THE THING I WAS (AM) PROUDEST OF, HOWEVER, IS THE POWER RACK THAT I MADE, WITH MY DAD’S ASSISTANCE. I SCROUNGED FOUR 4 X 4s FROM AN OLD CRATE WE HAD AND DAD BORROWED A DRILL PRESS FROM A SHOP HE HAD CONNECTIONS WITH. WE HAD A ‘DOWN’ SATURDAY SO WE GOT TO WORK. DRILLING THE HOLES TOOK TWO HOURS AND WE FIGURED, WHEN WE WERE DONE, THAT WE HAD DRILLED 33’ FEET OF ‘HOLE’(COMING FROM THE ‘OIL PATCH’, THIS WAS IMPORTANT TO US!! HAHAHA). WITH SOME ANGLE IRON FOR SUPPORTS AND ‘SUCKER’ ROD FOR CROSS PIECES, I WAS IN BUSINESS!

THAT POWER RACK SERVED WELL UNTIL ABOUT 2007, WHEN I LOST THE PLACE I HAD BEEN LIFTING IN DUE TO AN ‘ECONOMIC DOWNTURN’. IT WAS A COUPLE YEARS BEFORE IT WAS PUT BACK IN USE.

ALL OF THESE THINGS WERE SWERLING OVER AND OVER IN MY HEAD AND I STOPPED AND MARVELED AT HOW FAR WE (GUNN AND I) HAD COME. I WAS SETTING UP A RACK THAT I, REALLY, DID’NT NEED AND WAS APROACHING AN AGE WHERE I COULD NOT, IN ALL SERIOUSNESS, USE TO IT’S FULL CAPABILITIES. DON’T MISUNDERSTAND WHAT I AM SAYING. I WILL CONTINUE TO TRAIN JUST AS HARD BUT IN NO WAY WILL THIS RACK GET WORKED AS HARD AS IT IS FULLY CAPABLE OF. I KNOW I AM NOT THE ONLY ONE THAT HAS BEEN DOWN THIS ROAD, IT’S JUST VERY HARD FOR ME TO REALIZE THAT I AM AT ‘THAT’ TIME IN MY LIFE! AT THIS POINT, I AM FIGHTING JUST TO SAVE WHAT I HAVE!!

FOR SOME REASON, I THOUGHT OF THE MOVIE, ‘IT’S A WONDERFUL LIFE’. GEORGE IS COURTING MARY AND STANDING IN FRONT OF A HOUSE WHERE AN ‘OLDER’ MAN IS SITTING ON THE PORCH, READING A PAPER. GEORGE IS STRUGGLING WITH WHAT TO DO AND THE OLE GUY HOLLARS, ‘WHY DON’T YOU GO AHEAD AND KISS HER?!’ AS GEORGE JUST STANDS THERE, MOTIONLESS, THE MAN GETS UP FROM HIS CHAIR AND STARTS WALKING TO THE DOOR TO GO INSIDE. AS HE IS WALKING, HE SAYS, IN DISGUST, ‘AWWW, YOUTH IS WASTED ON THE YOUNG!!!’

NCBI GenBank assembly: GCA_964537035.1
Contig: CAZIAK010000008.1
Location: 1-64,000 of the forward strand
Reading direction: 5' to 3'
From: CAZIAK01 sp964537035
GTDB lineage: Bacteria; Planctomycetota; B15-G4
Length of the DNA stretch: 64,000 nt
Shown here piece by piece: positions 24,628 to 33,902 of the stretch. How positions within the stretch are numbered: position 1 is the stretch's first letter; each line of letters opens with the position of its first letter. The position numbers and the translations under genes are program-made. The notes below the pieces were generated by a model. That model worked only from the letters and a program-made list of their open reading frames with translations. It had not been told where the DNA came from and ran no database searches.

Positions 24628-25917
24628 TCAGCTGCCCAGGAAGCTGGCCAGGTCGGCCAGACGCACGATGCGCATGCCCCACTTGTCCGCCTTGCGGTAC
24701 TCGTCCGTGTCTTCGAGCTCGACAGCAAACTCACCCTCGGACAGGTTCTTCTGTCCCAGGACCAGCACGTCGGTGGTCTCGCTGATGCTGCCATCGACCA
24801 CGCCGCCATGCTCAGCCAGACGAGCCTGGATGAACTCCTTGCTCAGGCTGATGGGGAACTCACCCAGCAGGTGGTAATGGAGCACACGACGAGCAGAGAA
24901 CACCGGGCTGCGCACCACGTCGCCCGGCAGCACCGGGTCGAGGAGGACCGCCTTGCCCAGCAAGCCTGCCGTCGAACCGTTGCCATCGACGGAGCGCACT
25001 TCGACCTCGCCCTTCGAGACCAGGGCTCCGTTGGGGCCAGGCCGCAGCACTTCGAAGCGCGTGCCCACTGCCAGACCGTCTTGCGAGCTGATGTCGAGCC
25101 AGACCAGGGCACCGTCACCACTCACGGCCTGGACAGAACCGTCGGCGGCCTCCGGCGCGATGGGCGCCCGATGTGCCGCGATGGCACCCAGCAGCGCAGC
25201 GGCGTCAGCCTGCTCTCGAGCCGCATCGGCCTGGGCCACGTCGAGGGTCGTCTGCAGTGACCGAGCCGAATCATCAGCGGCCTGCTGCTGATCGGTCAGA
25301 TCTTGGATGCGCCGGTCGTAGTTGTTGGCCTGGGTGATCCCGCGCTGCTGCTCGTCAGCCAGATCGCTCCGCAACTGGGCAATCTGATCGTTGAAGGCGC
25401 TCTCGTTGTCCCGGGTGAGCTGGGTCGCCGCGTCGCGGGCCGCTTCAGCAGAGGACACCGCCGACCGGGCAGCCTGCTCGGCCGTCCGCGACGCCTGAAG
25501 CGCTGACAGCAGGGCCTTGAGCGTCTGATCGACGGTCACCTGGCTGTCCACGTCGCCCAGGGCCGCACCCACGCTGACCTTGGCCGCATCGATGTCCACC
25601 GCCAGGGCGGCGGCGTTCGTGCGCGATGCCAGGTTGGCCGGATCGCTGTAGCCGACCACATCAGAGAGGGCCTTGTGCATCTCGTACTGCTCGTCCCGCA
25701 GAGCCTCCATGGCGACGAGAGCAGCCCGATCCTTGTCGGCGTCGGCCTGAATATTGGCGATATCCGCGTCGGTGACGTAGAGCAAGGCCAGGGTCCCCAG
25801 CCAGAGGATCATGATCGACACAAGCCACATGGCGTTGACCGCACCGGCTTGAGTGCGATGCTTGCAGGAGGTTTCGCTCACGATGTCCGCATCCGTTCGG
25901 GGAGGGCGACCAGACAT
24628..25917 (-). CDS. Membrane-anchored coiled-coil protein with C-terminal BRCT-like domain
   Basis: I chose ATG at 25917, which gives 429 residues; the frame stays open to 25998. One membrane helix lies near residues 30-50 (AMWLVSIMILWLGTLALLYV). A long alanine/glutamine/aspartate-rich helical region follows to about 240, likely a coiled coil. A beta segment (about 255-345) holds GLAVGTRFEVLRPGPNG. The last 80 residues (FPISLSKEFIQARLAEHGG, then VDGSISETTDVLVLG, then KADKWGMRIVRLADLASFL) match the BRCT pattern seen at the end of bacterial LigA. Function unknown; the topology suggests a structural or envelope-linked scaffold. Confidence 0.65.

HOW TRUE, HOW TRUE! WHEN WE ARE YOUNG, WE HAVE NO COMPREHENSION OF TIME OR WHAT LIFE HAS IN STORE FOR US. AS GEORGE DID, WE MUDDLE THRU BEST WE CAN, AND, USUALLY, AS CHEAP AS WE CAN. IT IS ONLY WHEN WE REACH A CERTAIN AGE THAT WE CAN BE A BIT MORE EXTRAVIGANT AND PURCHASE SOMETHING WE REALLY WANT, NOT NECCESARILY WHAT WE NEED.

STILL, AGED OR NOT, LOWER WEIGHTS BE DAMNED, I WILL ENJOY THIS HOLLAND STRENGTH RACK AND PUT IT TO USE AS BEST AS AN ‘OLD GUY’ CAN. I WILL, WITHOUT A DOUBT, VERY MUCH APPRECIATE IT, AS IT HAS TAKEN FORTY YEARS TO ACQUIIRE.

ODD, IT SEEMS AS THOUGH IT WERE JUST YESTERDAY THAT I ………………………………….